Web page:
It can also be risky to use a pumice stone if you have neuropathy from diabetes or another cause. Neuropathy can cause numbness and loss of sensation, so it's generally not recommended to use a pumice stone in those areas. "You may not feel pain if you begin to over-exfoliate, increasing your risk of infection," Portela explains.
How to Use a Pumice Stone
Pre-Soak Your Hands and Feet
Pumice stones are most often used on the feet and/or hands. To begin, you'll want to soak whatever area you plan to exfoliate in warm water for between five and 15 minutes. You'll know you've soaked enough when your skin is soft and wet but hasn't become wrinkled from being in the water for too long, King tells us.
Rinse Your Pumice Stone
Before exfoliating your hands or feet, it's important to thoroughly wet the pumice stone, as using the tool dry isn't recommended. As you exfoliate, you may want to occasionally rinse the stone again to remove the buildup of dead skin, Portela adds.
Use the Pumice Stone to Exfoliate
Using light or moderate pressure, move the pumice stone in a circular motion over callused areas of the skin on your feet or hands. Generally, light pressure is best, but you can use more pressure if the area isn't sensitive and you're not feeling any pain. King says that generally, one or two minutes of exfoliating is all it takes to remove dead skin. If you feel pain or sensitivity along the way, you should stop using the pumice stone.
Rinse Off Your Skin
After you've used the pumice stone to exfoliate, you may have some loose dead skin left over on your hands and feat. Simply rinse the area with water to remove this, and enjoy the satisfying reveal of the smooth skin underneath.
Moisturize Your Skin
For the final step, you're going to want to moisturize, just as you would after exfoliating the skin on your face or body. King suggests using a quality product that will hydrate, support your skin barrier, and lock in moisture.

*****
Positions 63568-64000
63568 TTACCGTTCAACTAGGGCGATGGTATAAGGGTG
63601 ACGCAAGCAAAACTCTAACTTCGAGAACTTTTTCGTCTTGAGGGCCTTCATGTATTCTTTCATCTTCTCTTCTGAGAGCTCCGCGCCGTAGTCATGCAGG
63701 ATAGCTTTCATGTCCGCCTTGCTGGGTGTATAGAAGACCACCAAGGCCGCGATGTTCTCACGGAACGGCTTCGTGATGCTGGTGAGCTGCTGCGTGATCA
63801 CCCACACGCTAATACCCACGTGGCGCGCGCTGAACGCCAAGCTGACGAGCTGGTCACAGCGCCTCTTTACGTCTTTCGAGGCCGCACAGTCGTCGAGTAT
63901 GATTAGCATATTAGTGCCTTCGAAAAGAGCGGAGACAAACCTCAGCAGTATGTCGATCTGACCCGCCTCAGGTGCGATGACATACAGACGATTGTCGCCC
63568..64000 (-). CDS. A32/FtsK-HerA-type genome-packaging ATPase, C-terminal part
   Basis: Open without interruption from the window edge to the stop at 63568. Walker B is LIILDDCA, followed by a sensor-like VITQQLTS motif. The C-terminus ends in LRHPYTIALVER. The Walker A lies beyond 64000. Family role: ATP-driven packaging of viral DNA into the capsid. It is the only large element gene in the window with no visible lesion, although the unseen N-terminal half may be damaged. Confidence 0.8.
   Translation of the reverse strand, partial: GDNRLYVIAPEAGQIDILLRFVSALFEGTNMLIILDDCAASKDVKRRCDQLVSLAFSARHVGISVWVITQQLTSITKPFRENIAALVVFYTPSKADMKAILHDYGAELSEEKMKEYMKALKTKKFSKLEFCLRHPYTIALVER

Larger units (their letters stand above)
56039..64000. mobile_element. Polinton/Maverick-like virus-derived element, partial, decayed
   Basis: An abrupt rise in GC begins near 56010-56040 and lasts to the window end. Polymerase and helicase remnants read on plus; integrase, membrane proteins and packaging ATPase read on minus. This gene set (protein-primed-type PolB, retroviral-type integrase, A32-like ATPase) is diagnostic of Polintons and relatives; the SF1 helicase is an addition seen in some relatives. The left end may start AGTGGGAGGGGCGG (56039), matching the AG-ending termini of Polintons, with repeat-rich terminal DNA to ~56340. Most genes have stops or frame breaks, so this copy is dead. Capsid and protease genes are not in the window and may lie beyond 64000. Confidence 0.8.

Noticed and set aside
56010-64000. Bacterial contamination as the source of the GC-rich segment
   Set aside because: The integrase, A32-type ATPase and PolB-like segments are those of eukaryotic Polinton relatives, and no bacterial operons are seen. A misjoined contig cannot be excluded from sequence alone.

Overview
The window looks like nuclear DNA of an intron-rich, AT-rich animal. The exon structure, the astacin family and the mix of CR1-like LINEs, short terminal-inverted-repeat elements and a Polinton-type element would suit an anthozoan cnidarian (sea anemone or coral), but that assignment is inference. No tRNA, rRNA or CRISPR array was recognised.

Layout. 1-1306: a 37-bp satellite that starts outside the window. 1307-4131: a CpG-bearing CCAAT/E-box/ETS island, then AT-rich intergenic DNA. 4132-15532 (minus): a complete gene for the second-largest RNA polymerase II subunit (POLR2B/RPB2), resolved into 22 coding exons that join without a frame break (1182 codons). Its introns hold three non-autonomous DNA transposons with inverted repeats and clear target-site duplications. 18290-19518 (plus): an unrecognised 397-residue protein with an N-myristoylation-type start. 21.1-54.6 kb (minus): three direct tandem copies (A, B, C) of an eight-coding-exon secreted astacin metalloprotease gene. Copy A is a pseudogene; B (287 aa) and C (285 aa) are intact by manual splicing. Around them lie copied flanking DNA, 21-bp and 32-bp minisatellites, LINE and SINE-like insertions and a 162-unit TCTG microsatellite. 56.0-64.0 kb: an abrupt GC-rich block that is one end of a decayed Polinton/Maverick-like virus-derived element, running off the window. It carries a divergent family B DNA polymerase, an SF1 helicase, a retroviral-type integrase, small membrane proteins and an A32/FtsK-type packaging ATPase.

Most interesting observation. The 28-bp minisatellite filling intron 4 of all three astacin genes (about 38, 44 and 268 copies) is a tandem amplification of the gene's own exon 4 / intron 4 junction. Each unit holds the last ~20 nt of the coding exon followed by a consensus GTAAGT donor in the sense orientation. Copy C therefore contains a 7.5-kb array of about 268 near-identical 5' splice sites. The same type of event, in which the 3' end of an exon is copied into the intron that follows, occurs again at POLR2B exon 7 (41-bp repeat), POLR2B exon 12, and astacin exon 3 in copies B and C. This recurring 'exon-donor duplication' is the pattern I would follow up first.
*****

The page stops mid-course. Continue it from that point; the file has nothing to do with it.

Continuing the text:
Rinse Off Your Pumice Stone
Before putting away your pumice stone, rinse it with water and a bit of soap to remove any dead skin. You could also boil the stone in hot water. Afterwards, leave the pumice stone to dry in a clean, dry area that isn't high in moisture. Plus, keep in mind: It's not a good idea to share your pumice stones, as this can spread bacteria and fungus.
The Final Takeaway
Pumice stones are a popular option for exfoliating callused areas of skin like your hands and feet. To avoid irritation, pain, and other negative side effects when using a pumice stone, it's important to apply only light to moderate pressure. The dermatologists we spoke with agree that pumice stones should not be used on your face. As long as you're gentle and follow the instructions properly, this exfoliation method is likely to leave your feet and hands with the smooth, rejuvenated feel you want for summer (or any time of year).
Peripheral neuropathy: what it is, symptoms & treatment. Cleveland Clinic.